When you get a mortgage to buy a home, it’s important to understand the breakdown of your monthly statement. This will help you keep track of your finances, and to help you figure out your timeline of when you should be able to pay off your home loan.
This article will break down the different components of a typical monthly mortgage payment to help you better understand what you’re paying, why you’re paying it, and for how long.
Understanding Your Monthly Mortgage Payment
Your monthly mortgage payment is not just paying off your mortgage. Luckily there’s a handy acronym to help you remember what’s all incorporated in your monthly mortgage payment—PITI: Principal, Interest, Taxes, and Insurance.
Let’s take a look at each of these parts in greater detail.
Principal & Interest
Your mortgage principal is the total amount of money you’re borrowing – the price of the home minus your down payment.
If you buy a $400,000 house with a 20% down payment of your own money ($80,000), your starting principal balance is $320,000. Every time you make your mortgage payments, this principal amount is reduced.
Interest is the amount you pay your lender for borrowing the money. The interest rate on your loan is dependent on what’s going on in the market at the time your loan is secured, and is impacted by many factors like your credit history, debt-to-income ratio, down payment amount, loan term, and loan amount.
How Are Principal And Interest Payments Calculated?
Although your total principal and interest payment will be the same each month, the principal and interest distributions change over time as your loan amount gets paid down. Your amortization schedule is the breakdown of how principal and interest is applied to your loan each month for the duration of your loan term.
For example, let’s say you have a $320,000, 30-year mortgage loan with a fixed interest rate of 5%. Your total principal and interest payment is $1,718 every month (for this example we are excluding any taxes and insurance).
For your first payment, $384.50 will go toward principal and $1,333.33 will go toward interest. Your original loan amount of $320,000 is now reduced to $319,615.50 after this first principal payment is applied.
For your second payment, you’ll still be paying $1,718 for principal and interest. However, your distribution is now based on the loan amount of $319,615.50 instead of $320,000. This means more of the monthly payment goes to paying down principal and less to interest.
This continues month after month until you reach a $0 balance on your loan. This helps explain how your P&I payments are applied to your loan. You’ll see this information on your monthly statement as well.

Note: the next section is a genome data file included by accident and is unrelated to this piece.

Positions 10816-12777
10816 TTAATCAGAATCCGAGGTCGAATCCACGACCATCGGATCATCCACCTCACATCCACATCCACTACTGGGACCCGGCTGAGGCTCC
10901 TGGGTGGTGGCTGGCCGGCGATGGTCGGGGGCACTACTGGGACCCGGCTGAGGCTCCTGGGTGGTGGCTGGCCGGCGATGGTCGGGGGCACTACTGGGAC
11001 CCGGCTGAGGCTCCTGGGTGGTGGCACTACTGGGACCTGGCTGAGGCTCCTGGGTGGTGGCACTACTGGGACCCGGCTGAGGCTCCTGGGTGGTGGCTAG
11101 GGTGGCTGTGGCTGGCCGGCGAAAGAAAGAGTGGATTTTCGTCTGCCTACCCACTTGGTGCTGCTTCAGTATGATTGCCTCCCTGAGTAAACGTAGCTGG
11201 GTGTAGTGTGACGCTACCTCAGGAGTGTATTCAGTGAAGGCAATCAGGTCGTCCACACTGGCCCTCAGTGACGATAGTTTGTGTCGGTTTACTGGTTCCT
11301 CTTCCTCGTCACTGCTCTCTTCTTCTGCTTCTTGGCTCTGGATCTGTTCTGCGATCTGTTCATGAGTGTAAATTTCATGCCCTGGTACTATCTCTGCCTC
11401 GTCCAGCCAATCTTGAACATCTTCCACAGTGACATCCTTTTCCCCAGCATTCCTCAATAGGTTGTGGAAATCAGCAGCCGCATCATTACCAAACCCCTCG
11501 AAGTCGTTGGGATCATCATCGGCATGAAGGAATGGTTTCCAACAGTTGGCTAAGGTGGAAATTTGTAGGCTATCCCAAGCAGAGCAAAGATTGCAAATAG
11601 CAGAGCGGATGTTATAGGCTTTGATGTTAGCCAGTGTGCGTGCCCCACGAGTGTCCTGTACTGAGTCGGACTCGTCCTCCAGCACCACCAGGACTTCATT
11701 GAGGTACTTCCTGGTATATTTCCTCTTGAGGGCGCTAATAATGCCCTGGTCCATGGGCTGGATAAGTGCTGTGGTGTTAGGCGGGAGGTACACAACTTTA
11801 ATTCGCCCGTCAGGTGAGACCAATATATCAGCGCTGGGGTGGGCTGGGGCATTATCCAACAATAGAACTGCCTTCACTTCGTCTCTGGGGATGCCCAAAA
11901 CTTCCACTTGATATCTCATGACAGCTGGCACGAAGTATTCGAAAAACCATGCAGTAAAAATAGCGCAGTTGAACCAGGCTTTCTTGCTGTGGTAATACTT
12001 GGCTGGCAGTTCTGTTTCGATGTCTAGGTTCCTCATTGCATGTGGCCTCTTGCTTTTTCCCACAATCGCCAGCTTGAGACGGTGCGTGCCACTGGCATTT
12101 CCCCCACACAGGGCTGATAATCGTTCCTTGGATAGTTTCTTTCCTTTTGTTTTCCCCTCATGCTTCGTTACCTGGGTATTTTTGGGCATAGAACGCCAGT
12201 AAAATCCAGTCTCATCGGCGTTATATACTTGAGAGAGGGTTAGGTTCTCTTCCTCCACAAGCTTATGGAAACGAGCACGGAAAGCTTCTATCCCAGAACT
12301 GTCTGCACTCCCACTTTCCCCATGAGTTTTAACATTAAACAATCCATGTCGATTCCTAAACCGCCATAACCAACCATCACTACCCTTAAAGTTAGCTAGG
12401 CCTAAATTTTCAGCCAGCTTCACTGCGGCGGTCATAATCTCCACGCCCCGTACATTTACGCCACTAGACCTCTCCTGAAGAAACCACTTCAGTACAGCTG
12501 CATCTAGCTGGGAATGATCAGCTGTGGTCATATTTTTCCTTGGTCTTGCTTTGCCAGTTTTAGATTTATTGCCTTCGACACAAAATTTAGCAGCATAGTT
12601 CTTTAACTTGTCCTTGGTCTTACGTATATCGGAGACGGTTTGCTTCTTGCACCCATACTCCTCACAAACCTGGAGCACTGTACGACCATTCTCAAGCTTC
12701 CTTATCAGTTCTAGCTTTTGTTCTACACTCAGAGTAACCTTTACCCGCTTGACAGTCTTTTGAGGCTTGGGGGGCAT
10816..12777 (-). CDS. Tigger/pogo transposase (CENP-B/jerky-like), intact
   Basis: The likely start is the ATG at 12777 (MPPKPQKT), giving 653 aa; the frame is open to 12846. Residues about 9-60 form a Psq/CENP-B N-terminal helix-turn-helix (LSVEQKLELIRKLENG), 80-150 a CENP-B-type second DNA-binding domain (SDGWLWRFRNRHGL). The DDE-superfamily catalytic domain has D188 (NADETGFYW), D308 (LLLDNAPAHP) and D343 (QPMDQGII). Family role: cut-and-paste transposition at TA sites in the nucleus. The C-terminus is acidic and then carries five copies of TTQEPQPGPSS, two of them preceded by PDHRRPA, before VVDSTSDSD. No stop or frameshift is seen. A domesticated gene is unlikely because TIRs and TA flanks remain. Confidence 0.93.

There are many amortization schedule calculators available for you to calculate your own scenarios.
Property taxes are used to pay for schools, fire department services, police services, etc. within your community. You may owe these taxes annually, quarterly, or semi-annually.
Instead of taking on the responsibility of saving money to pay these taxes as they come due, your mortgage servicer will establish an escrow account to cover reoccurring, non-mortgage expenses like property taxes and howeowners insurance. When the bill is due, your lender pays it on your behalf out of your escrow account.
The last guaranteed piece of your monthly payment is insurance. Everyone who buys a house must have homeowner’s insurance. This helps protect your home in the event of a disaster or accident (like a fire, tornado, or a hail storm).
Like with your taxes, your mortgage servicer will set aside a portion of your total monthly payment into your escrow account for homeowner’s insurance payments and then pay them on your behalf as they’re due. Your lender can provide you recommendations for homeowner’s insurance providers, but it’s ultimately up to you to choose your insurance company and policy.
If you don’t put 20% down when you purchase your home with a conventional loan, you’ll be required to pay Private Mortgage Insurance (PMI) each month. PMI drops off automatically when your principal balance reaches 78%, but you may request it to be removed yourself once it hits 80%.
If you get an FHA loan, the insurance structure is a little different. Since the down payment on this type of loan can be as little as 3.5% of the total purchase price, Mortgage Insurance Premiums are required for all FHA loans. MIP is calculated every year and is paid once a month.
More information on FHA Mortgage Insurance Premiums can be found on fha.com.
Homeowner’s Association (HOA) Fees
An HOA fee goes to maintaining the property and shared facilities or services that are part of certain private residential communities like condos, townhouses or gated communities. These are fees that are usually paid monthly (sometimes quarterly) to your neighborhood homeowner’s association.
There are many types of mortgages and they all charge different monthly payment amounts. But don’t make the mistake of choosing a mortgage just because it has the lowest monthly payment. If you want to build wealth that lasts, focus on total cost.
At NEO Home Loans, we make sure that you completely understand every component of your monthly mortgage payment. We will review everything with you thoroughly and disclose every cost you should expect ahead of time, so you don’t encounter any surprises when it comes to paying for your home. We will also ensure that you are in the right mortgage program that will best help you meet your financial goals.
If you would like some help understanding just how much your monthly mortgage payment will be, fill out the form below to request a quick conversation with one of our mortgage advisors.